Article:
The fifth entry in the Columbia series based on the CBS radio program, "The Whistler", opens with kindly old music store owner Edward Stillwell (Paul E. Burns) hiring private detective Don ...
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In the 7th of Columbia's "Whistler" series, truck-firm owner Steve Reynolds gets involved in a feud with a rival firm, and shortly thereafter is slugged by a masked assailant who steals the... See full summary »
Opening with a car crash and a decapitation, the story is told in flashback as Jack and Doc become involved with a man who tells them that he will die in just such a manner in three days' ... See full summary »
The fifth entry in the Columbia series based on the CBS radio program, "The Whistler", opens with kindly old music store owner Edward Stillwell (Paul E. Burns) hiring private detective Don Gale (Richard Dix) to find a girl Stillwell hasn't seen in seven years. Gale sends Freida Hanson (Helen Mowery') to pose as the missing Elora Lund (Pamela Blake), and she learns that some items left by Elora's mother are now extremely valuable before Harry Pontos (Mike Mazurki) comes into the room and kills Stillwell. He also kidnaps Freida but releases her when Don announces she is an impostor. With Freida's help, Gale locates Pontos' apartment, who is shot down in a gun battle with the arriving police. Gale returns to his place but is arrested by detectives Taggart and Burns and jailed. The detectives later find the real Elora, who has been in a sanitarium recovering from an accident. Gale is released and Elora is sent by the detectives to see if he will disclose why Stillwell was looking for her.... Written by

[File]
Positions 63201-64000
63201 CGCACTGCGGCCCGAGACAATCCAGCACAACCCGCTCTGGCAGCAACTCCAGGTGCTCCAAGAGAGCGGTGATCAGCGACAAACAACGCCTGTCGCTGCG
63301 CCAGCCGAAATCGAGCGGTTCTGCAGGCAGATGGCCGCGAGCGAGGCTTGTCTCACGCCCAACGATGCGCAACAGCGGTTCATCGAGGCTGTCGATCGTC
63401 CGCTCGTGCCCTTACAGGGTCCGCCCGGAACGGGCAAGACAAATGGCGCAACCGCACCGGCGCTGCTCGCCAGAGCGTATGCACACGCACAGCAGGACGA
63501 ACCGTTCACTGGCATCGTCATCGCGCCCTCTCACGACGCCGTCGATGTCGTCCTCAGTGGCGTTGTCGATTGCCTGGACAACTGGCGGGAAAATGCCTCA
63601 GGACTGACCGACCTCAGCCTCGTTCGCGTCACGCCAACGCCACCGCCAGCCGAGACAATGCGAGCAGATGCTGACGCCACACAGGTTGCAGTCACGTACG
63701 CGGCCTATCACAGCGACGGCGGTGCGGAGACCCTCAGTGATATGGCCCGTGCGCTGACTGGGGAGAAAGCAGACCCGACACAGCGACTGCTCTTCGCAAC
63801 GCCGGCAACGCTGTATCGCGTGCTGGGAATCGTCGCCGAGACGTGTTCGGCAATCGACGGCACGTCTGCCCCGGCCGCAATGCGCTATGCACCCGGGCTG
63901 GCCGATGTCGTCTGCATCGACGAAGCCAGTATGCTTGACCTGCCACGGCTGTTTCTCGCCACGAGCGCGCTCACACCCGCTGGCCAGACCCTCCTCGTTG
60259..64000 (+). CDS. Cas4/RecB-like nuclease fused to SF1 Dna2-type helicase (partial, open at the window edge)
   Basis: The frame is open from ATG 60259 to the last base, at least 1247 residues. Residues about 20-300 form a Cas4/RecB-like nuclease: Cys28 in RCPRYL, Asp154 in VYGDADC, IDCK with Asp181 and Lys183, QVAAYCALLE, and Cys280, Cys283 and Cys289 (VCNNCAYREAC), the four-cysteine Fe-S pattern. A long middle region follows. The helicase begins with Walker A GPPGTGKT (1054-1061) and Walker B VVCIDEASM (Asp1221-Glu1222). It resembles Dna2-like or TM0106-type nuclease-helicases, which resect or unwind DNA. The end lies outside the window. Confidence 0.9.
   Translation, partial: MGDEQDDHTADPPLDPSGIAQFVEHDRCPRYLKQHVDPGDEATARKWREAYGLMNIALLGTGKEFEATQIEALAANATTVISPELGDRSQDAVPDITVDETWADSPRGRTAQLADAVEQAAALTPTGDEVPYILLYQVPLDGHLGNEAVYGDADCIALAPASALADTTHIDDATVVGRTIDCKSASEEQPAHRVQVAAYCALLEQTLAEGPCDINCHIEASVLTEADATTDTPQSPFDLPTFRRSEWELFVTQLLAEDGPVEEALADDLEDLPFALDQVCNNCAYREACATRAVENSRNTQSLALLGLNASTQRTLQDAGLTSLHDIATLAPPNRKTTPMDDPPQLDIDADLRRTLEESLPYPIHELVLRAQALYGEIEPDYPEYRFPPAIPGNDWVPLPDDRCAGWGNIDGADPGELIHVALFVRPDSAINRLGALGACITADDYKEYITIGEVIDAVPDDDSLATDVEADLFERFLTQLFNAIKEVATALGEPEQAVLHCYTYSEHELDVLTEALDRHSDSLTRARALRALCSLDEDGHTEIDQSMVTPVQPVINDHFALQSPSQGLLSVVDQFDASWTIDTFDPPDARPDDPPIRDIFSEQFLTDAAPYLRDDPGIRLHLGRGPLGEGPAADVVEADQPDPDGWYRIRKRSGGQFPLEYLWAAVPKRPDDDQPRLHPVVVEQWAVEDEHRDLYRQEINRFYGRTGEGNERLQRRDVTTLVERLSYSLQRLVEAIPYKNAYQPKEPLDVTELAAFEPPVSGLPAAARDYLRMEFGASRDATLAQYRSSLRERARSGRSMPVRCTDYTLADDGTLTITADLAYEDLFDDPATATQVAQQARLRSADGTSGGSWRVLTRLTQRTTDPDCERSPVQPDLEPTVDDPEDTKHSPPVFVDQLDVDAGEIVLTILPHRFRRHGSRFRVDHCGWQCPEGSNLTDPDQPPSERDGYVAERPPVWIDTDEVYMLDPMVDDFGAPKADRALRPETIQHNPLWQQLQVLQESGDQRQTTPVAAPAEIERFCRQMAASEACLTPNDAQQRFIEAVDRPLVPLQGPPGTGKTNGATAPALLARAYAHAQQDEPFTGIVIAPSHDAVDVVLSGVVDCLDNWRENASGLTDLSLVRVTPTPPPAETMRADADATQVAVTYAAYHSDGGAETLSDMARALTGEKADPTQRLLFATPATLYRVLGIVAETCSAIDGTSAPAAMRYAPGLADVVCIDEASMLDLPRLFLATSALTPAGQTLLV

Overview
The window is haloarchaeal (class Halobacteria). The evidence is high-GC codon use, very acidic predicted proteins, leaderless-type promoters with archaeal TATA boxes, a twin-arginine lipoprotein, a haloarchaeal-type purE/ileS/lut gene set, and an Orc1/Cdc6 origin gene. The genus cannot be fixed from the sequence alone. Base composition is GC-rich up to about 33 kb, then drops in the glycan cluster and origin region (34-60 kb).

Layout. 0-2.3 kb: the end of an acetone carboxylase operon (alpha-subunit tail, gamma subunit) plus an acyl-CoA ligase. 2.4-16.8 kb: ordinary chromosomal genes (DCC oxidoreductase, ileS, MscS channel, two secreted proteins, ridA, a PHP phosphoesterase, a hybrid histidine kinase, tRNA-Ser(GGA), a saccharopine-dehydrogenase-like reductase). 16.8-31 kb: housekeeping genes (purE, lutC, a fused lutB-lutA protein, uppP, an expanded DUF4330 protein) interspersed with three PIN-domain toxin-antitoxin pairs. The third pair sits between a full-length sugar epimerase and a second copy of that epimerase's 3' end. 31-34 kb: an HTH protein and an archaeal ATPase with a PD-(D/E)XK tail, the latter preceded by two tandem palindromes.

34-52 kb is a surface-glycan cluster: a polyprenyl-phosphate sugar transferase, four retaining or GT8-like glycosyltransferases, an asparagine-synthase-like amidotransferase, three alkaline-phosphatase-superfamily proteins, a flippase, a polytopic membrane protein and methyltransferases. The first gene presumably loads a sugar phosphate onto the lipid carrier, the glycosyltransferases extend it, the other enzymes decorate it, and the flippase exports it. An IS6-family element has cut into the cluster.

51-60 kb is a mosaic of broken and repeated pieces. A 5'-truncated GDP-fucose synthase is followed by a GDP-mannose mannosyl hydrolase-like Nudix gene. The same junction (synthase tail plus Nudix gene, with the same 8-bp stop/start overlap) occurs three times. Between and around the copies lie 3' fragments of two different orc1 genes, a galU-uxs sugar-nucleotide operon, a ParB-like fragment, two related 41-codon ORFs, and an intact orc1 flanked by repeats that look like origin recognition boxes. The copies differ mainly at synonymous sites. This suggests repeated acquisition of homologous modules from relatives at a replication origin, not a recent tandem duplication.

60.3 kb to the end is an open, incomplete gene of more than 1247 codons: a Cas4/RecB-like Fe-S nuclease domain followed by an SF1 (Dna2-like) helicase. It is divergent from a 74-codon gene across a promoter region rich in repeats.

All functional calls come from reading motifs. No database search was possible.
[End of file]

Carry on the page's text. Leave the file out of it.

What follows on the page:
Les Adams <firstname.lastname@example.org>
The best of the series--too bad they weren't all this well-written
The Whistler was both a radio show and a B-movie series from Columbia Pictures. Unlike the usual B-films (which were mostly detective films), this series was more like episodes of the "Alfred Hitchcock Presents" television series--each a unique story involving human nature and each one being unique and unrelated to the others. Additionally, all but the final film starred Richard Dix--who played very different characters in all the films.
In this film, Dix plays a private detective who isn't especially honest. When a kindly old man comes to him for help, Dix appears willing to use a bit of larceny to cash in on the man's trust. Throughout the film, you see that above all else, Dix is a man out for himself. Additionally, other selfish characters abound--and soon practically everyone wants to cash in on the old man's secret.
This film is probably the best in the series because the script is much tighter and without the plot holes that sometimes impeded the series. While there are many twists and turns, the script never becomes too complicated and it ends with a wonderful and ironic twist. Additionally, the supporting staff is much better than usual--having many great character actors on hand, such as Mike Muzurki, Barton MacLane and Charles Lane.
The score of 8 is relative to other B-movies. For the genre, it's among the best and not to be missed by old film buffs.
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